Tension while waiting for test results, the fear of not making it, the feeling of being under pressure, apprehension: these emotional states often come with physical illnesses like backache, headache, nausea, tachycardia, tremors, difficulty breathing, dizziness. These illnesses, which vary in intensity and duration, are all associated with anxiety, which includes a variety of disorders. While there is no definite cure for anxiety, neuro-scientific research is making progress to develop new diagnostic tools and more efficient treatments.
The study conducted by researchers of the University of Trento, which has just been published in
, pursues these goals and helps draw a line between different aspects of anxiety and to find the best treatment for each one. The team of researchers focused on what goes on in the brain of people with the two main types of the condition: trait and state anxiety, respectively the temporary and the stable, chronic form of the disease.
Nicola De Pisapia, a researcher of the Department of Psychology and Cognitive Science of the University of Trento and scientific coordinator of the study, explained the difference between the two: “If you are feeling very tense today, but you usually are calm and quiet, you have high state and low trait anxiety. Whereas if you are unusually quiet, while in general you feel nervous, you may have low state and high trait anxiety. Therefore, state anxiety is a temporary condition, while trait anxiety is usually a stable feature of a person”. Clinical experience shows, among other things, that individuals with trait anxiety have difficulties managing stressful situations, are at risk of depression, have altered cognitive functions, are less socially competitive and tend to develop psychopathological disorders.
Differentiating between trait and state anxiety is helpful to choose the most appropriate treatment for patients and to prevent the condition from becoming chronic. “Our study makes it clear that it is fundamental to treat individuals with state anxiety so that they do not develop trait anxiety, which is a chronic condition. One way to treat it is to reduce anxiety as soon as it manifests itself, for example using relaxation techniques, physical activity and other means that improve personal well-being in general”, commented De Pisapia.
The goal of the study was to better understand the neural bases of the two types of anxiety. “Our research group – commented De Pisapia – studied and investigated with MRI the anatomy and activity of the brain at rest in more than 40 individuals. We then correlated our measurements to variations in state and trait anxiety in the participants in the study with standard questionnaires which are also used in clinical practice. We found that the most stable aspects of trait anxiety are associated with specific anatomic traits which are therefore constant, and lead to developing repetitive and self-generated negative thoughts, while the features of state anxiety correlate to functional connectivity of the brain, which is a transient and dynamic activity”.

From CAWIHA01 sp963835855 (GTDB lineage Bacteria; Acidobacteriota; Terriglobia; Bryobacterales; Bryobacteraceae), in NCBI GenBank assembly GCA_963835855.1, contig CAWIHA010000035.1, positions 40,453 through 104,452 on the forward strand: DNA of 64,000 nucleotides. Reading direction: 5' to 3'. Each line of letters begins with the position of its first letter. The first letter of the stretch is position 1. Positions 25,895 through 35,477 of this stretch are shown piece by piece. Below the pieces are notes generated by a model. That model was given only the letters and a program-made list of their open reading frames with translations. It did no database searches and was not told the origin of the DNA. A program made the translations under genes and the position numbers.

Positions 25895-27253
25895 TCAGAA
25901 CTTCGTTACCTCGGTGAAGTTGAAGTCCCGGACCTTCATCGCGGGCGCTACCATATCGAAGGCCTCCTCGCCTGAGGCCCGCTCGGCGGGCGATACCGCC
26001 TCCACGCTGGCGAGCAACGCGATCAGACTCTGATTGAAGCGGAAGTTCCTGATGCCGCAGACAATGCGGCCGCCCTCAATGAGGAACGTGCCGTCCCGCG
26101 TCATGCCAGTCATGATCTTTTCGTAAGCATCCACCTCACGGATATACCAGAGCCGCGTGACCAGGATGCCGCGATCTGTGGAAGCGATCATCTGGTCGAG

In other words, trait anxiety correlates to permanent anatomic features (in the anterior cingulate cortex and medial prefrontal cortex) while state anxiety manifests with temporary reactions in the brain activity.
The study conducted by the University of Trento also led to findings that can be useful in clinical practice. “Based on our results – concluded Nicola De Pisapia – a strategic improvement in anxiety regulation in high trait anxiety individuals could be achieved via pharmacological and/or neurostimulation methods (for example with Transcranial Magnetic Stimulation or transcranial Direct Current Stimulation). Finally, these findings may lead to the creation of new diagnostic tools and treatments aimed at ameliorating the symptoms of anxiety disorders and treat them before they become chronic”.
About the article
The article “Trait and state anxiety are mapped differently in the human brain”, which appeared on 6 July 2020 in
was written by Francesca Saviola and Jorge Jovich (of the Center for Mind/Brain Sciences of the University of Trento) with Edoardo Pappaianni, Alessandro Grecucci and Nicola De Pisapia (Department of Psychology and Cognitive Science of the University of Trento) and with Alessia Monti (Department of Neuroriabilitative Sciences, Casa di cura privata del Policlinico, Milan).
The full article is available in different formats at:
This part of information is sourced from https://www.eurekalert.org/pub_releases/2020-07/udt-nii072120.php